Convenience, backlash mix as candidates vote by proxy in House – JP


Ryan has defended his use of proxy voting, telling Spectrum News, “I’m going to continue to use it. I mean, it’s an opportunity for me to both be in Ohio but yet cast my vote here.” 

Rep. Val B. Demings is another House member running for Senate who has been attacked for her use of proxy voting, although she is one of the less frequent proxy voters in the House. Prior to Hurricane Ian’s landfall, the Florida Democrat had voted by proxy less than 8 percent of the time in 2022. Her opponent, Republican Sen. Marco Rubio, said in a speech the night of the Aug. 23 Florida primary that Demings had “voted from her pajamas or whatever she was wearing” to vote by proxy “so many times.” 

Demings’ campaign deputy communications director, Anna Breedlove, fired back. “Marco Rubio is a career politician who doesn’t even show up for work, and when he does he hurts Floridians,” she said. With the aid of proxies, Demings has a 99.4 percent participation rate on floor votes this year.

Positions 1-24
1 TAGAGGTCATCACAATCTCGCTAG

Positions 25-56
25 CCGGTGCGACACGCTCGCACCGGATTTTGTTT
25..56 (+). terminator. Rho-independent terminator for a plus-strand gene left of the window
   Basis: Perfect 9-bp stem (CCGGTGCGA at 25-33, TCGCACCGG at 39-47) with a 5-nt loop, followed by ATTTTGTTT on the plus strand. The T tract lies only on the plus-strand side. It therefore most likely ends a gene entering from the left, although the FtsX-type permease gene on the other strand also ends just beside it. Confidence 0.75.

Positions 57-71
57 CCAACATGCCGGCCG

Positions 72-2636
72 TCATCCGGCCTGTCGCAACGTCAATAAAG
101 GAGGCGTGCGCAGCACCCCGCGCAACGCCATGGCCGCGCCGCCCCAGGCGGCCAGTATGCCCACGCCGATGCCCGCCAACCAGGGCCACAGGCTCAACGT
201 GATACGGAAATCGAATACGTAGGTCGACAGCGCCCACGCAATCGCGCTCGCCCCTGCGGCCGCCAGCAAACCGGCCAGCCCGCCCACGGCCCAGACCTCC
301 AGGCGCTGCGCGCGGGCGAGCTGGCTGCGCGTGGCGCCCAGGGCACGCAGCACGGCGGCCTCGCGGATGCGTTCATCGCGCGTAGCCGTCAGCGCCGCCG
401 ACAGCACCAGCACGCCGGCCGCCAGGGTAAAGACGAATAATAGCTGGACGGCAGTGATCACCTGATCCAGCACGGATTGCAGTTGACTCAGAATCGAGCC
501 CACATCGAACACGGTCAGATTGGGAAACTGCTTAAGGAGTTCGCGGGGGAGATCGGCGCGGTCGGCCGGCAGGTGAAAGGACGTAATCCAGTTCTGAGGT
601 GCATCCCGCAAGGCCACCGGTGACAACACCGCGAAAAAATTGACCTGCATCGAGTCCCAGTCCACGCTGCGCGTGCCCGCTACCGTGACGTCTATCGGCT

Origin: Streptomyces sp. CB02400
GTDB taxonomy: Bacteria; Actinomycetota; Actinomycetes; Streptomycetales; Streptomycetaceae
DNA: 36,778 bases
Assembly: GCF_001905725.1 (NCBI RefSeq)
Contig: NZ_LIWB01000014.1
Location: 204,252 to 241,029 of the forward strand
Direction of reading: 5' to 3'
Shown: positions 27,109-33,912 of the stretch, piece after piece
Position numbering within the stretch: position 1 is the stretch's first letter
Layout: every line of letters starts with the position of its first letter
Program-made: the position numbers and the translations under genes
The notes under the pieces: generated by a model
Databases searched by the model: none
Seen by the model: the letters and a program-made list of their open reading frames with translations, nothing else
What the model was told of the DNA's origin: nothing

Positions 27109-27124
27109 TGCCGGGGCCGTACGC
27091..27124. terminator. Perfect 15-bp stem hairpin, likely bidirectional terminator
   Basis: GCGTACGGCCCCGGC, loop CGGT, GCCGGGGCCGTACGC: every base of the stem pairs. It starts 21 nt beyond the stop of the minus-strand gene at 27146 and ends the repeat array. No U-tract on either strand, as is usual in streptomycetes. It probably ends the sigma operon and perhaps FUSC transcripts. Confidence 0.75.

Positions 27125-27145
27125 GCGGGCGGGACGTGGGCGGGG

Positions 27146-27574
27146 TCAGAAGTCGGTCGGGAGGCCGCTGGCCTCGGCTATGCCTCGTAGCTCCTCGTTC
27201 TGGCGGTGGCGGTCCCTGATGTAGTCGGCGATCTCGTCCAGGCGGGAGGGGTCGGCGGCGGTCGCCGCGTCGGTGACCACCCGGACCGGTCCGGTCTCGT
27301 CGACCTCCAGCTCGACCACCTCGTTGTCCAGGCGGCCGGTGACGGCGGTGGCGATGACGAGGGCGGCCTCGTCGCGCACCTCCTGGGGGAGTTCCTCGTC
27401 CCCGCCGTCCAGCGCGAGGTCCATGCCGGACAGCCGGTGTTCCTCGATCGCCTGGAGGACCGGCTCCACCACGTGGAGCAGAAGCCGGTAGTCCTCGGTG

Rubio’s participation rate is 94.6 percent, placing him 73rd among senators. Unlike their counterparts in the House, senators are not allowed to vote by proxy and must be physically present to have their votes counted. When Rubio was last looking for a promotion of his own, running for president in 2016, he missed 23 percent of his votes and ranked 98th of 100 senators.

Rep. Charlie Christ faced criticism for his extensive use of proxy voting while running for the Democratic nomination for governor in Florida. In 2022, Crist voted by proxy 75 percent of the time. A Republican-leaning watchdog group called for the Office of Congressional Ethics to investigate what it referred to as Crist’s “abuse” of the proxy voting system.

Las Vegas News Magazine

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